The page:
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Obese Pets: How to Help Your Furry Friend Stay Slim

Wednesday, October 14, 2009 Posted by Peter Janiszewski, PhD

Given that today is National Pet Obesity Awareness Day, I thought I would touch on the topic and provide some handy references and tips for those pet owners concerned about the size of their furry companions.

According to the Association for Pet Obesity Prevention, an estimated 33 million (44%) of US Dogs and 51 million (57%) US Cats are Overweight or Obese.

“Pudgy pooches and fat cats are now the norm.” states Dr. Ernie Ward, founder and President of the Association for Pet Obesity Prevention (APOP) in a recent press release. He goes on to suggest that “the majority of today’s overweight pets will endure painful and expensive medical conditions – all of which can be avoided.”

But how can you tell if your pet is overweight or obese?

Here are a few simple guidelines provided by APOP:

Your Pet is Overweight if…
- Difficult to feel ribs under fat
- Sagging stomach – you can grab a handful of fat!
- Broad, flat back
- No waist is apparent

More specifically, you can refer to the Body Conditioning Scoring System for Dogs and Cats which has an easy to follow grading system (with pictures) : 1 (very thin), 2 (underweight), 3 (ideal), 4 (overweight), 5 (obese).

The APOP website also offers a helpful Pet Obesity Info Sheet which lists the proper weights of various breeds of dogs and cats, their regular dietary needs (calories), as well as nutritional information for various pet treats and foods.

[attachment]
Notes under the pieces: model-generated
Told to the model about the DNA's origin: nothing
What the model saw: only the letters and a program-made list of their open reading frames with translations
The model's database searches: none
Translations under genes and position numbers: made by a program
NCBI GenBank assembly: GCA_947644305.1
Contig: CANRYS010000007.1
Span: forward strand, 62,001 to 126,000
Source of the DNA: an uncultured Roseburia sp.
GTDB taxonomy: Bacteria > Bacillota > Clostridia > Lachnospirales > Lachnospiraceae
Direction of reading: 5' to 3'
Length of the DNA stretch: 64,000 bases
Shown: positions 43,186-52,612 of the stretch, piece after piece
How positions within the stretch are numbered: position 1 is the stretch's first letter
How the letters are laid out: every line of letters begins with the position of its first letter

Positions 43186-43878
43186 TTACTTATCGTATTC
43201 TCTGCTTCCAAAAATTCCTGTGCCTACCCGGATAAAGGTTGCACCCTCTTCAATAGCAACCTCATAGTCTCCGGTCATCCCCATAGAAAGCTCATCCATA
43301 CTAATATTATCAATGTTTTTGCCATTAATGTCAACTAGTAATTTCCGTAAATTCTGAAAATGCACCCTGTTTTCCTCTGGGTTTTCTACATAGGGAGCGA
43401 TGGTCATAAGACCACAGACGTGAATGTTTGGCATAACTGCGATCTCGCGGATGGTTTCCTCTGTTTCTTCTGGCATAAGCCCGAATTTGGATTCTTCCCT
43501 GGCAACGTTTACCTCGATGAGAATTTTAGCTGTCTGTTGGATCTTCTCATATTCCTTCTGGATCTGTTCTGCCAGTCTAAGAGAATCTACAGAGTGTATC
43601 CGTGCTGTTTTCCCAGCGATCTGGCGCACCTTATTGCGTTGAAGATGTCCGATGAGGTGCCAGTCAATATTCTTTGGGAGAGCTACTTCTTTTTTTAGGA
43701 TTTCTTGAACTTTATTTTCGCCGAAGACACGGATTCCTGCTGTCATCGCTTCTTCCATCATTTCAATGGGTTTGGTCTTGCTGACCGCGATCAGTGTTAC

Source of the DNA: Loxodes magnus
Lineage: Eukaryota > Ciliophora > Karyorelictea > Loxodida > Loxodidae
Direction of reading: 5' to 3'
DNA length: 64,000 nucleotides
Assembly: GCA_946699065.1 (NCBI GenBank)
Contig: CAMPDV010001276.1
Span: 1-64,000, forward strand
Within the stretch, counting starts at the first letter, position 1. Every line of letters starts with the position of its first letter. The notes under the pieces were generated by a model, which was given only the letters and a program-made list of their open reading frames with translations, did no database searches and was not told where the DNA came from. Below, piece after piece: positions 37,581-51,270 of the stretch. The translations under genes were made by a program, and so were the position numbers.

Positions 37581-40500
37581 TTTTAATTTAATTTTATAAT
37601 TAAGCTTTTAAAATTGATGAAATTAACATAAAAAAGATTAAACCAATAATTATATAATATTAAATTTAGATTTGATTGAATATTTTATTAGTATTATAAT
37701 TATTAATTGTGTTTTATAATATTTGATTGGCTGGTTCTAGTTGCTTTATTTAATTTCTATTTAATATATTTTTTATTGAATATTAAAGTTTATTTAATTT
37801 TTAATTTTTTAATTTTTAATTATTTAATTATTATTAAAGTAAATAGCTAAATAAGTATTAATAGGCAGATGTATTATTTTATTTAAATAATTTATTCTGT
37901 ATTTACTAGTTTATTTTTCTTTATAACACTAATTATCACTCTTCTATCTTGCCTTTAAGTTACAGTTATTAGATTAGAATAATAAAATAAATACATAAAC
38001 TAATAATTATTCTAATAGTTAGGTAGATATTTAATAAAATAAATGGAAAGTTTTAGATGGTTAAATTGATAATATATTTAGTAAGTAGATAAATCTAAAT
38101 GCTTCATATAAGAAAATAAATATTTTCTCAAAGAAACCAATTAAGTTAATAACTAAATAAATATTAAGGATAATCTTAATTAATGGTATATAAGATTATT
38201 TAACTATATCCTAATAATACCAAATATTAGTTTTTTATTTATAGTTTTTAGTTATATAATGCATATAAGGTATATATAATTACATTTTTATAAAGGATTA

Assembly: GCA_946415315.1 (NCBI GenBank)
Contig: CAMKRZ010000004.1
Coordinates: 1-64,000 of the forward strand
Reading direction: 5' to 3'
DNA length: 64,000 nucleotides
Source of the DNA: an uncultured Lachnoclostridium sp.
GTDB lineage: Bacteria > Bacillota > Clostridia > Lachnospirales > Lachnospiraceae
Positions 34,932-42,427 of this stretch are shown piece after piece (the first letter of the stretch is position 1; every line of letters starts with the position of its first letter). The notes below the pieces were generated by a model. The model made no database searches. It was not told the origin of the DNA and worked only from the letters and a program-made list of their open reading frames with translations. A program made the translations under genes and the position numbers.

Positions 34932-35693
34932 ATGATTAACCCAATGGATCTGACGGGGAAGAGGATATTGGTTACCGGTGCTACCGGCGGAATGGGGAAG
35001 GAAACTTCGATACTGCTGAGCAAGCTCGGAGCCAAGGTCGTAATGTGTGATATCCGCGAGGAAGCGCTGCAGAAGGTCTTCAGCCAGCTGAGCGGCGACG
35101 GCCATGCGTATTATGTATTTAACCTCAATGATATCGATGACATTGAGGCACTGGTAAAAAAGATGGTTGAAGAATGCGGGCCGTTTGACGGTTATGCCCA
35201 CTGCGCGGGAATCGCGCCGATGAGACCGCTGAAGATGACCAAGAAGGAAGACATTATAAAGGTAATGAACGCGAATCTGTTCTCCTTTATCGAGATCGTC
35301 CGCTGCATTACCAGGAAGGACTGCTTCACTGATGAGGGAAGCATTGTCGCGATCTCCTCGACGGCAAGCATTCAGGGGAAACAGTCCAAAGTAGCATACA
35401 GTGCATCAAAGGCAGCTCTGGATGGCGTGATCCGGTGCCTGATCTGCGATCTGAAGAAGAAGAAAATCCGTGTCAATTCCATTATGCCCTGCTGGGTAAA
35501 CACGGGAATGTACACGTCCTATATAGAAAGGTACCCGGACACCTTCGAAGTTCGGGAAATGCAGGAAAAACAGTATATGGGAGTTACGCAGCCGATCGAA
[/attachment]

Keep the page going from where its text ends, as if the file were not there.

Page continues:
For example, did you know that your Golden Retriever should not be exceeding 75 lbs while your regular domestic cat should stay under 10 lbs?

Much as in humans, excess weight among pets is associated with increased risk of numerous diseases including: osteoarthritis , diabetes, hypertension , cardiovascular disease , and cancer.

And what are the factors predisposing your pet to gaining excess weight?

A 2003 study conducted by Robertson in Murdoch University, Australia used a random telephone survey of 2326 households in the Perth metropolitan region to interview the 657 owners of a total of 860 dogs. In this study, most dogs (69.7%) were considered by their owners to be the correct-weight or body-condition, while 25.2% were considered overweight or obese - numbers that are lower than those documented in the US.

The study found that dogs that were overweight or obese were more likely to be neutered, fed snacks, be of older age, and ate only one meal a day. Additionally, for every hour of exercise performed by the dog each week their risk of obesity fell by 10%.

As your pet’s owner, you are responsible for ensuring little Mr. Bojangles lives a long and healthy life. To do so, you have to keep your cat or dog at a normal weight.

Once again, the APOP provides very helpful advice for managing your pet’s excess weight (Read: weight management for dogs and weight management for cats).

In the end, the strategies are quite similar to that for obese humans.

First, the pet should be checked by a vet for any possible disease states predisposing to obesity, and making weight loss potentially difficult.

Second is calorie balance – increasing the amount of daily exercise your pet gets (easier with dog than cat), while limiting the number of calories they ingest – being particularly careful to not exceed their nutritional requirements with snacks and scraps of “people food” or by using a self-feeder.